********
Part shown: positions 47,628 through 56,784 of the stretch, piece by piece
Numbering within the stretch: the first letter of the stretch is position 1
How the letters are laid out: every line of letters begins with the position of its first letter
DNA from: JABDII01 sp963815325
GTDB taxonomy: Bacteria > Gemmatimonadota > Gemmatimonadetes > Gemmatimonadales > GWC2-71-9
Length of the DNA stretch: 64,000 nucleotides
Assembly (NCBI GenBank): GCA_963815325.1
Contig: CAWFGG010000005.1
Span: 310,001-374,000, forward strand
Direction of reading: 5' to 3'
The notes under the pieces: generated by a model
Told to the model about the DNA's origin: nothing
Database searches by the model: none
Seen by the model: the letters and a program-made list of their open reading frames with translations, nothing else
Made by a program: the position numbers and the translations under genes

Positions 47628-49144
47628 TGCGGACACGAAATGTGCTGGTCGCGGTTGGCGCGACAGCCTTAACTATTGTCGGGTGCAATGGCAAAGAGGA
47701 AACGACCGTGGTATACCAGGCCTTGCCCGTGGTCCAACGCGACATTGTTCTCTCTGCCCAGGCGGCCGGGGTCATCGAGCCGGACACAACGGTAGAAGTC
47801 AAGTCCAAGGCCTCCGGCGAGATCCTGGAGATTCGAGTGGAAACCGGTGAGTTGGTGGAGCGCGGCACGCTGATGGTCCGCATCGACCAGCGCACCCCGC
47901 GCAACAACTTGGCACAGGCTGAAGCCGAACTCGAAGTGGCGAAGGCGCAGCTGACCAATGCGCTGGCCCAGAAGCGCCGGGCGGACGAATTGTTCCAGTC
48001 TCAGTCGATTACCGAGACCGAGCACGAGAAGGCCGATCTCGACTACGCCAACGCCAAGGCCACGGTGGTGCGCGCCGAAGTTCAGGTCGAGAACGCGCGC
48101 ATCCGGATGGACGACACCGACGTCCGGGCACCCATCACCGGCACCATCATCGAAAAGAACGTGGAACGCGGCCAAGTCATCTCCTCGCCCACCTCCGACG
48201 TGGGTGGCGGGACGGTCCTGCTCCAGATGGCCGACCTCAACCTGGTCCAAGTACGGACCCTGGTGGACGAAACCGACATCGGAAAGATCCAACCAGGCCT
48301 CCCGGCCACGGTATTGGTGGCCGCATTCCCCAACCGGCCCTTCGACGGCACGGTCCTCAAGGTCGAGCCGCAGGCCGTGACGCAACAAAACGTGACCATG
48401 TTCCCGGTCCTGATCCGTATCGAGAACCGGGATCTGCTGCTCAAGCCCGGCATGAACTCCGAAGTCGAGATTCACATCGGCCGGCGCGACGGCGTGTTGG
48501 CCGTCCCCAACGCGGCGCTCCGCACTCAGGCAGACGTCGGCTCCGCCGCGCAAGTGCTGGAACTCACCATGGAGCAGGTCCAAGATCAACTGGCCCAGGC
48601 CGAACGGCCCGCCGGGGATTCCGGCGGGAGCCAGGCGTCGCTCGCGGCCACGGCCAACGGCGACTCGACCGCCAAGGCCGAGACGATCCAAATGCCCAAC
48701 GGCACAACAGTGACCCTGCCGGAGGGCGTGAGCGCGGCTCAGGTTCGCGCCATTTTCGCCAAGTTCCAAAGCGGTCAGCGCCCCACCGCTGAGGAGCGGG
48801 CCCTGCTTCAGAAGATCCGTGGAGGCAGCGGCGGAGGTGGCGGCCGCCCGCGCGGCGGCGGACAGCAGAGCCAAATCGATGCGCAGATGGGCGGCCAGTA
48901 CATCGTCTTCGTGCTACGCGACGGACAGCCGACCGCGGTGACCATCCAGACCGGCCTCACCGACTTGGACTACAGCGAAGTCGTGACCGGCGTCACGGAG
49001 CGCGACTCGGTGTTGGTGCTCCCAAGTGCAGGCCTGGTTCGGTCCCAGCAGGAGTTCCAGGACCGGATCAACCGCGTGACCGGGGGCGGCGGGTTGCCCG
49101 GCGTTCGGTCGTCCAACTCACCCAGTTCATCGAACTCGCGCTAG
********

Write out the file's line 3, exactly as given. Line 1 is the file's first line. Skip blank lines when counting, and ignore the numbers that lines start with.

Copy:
How the letters are laid out: every line of letters begins with the position of its first letter